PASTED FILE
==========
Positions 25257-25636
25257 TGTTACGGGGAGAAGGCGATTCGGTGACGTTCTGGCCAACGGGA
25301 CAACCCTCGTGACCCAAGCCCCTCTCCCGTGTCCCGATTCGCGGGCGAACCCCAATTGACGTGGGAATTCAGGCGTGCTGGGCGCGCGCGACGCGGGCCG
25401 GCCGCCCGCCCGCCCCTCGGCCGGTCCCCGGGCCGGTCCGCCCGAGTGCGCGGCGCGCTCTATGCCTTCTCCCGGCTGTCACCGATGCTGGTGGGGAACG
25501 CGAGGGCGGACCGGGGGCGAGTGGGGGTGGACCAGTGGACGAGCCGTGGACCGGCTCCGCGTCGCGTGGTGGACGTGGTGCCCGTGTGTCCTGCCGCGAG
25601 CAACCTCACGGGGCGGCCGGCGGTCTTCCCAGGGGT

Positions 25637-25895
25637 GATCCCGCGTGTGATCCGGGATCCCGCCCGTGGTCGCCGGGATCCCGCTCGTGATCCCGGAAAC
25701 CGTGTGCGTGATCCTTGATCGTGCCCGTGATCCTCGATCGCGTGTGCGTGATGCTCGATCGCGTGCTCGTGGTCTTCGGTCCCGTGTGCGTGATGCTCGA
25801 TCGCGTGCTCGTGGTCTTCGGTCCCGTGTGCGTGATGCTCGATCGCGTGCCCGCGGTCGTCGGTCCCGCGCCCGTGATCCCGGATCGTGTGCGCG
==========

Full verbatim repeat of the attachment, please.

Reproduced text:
Positions 25257-25636
25257 TGTTACGGGGAGAAGGCGATTCGGTGACGTTCTGGCCAACGGGA
25301 CAACCCTCGTGACCCAAGCCCCTCTCCCGTGTCCCGATTCGCGGGCGAACCCCAATTGACGTGGGAATTCAGGCGTGCTGGGCGCGCGCGACGCGGGCCG
25401 GCCGCCCGCCCGCCCCTCGGCCGGTCCCCGGGCCGGTCCGCCCGAGTGCGCGGCGCGCTCTATGCCTTCTCCCGGCTGTCACCGATGCTGGTGGGGAACG
25501 CGAGGGCGGACCGGGGGCGAGTGGGGGTGGACCAGTGGACGAGCCGTGGACCGGCTCCGCGTCGCGTGGTGGACGTGGTGCCCGTGTGTCCTGCCGCGAG
25601 CAACCTCACGGGGCGGCCGGCGGTCTTCCCAGGGGT

Positions 25637-25895
25637 GATCCCGCGTGTGATCCGGGATCCCGCCCGTGGTCGCCGGGATCCCGCTCGTGATCCCGGAAAC
25701 CGTGTGCGTGATCCTTGATCGTGCCCGTGATCCTCGATCGCGTGTGCGTGATGCTCGATCGCGTGCTCGTGGTCTTCGGTCCCGTGTGCGTGATGCTCGA
25801 TCGCGTGCTCGTGGTCTTCGGTCCCGTGTGCGTGATGCTCGATCGCGTGCCCGCGGTCGTCGGTCCCGCGCCCGTGATCCCGGATCGTGTGCGCG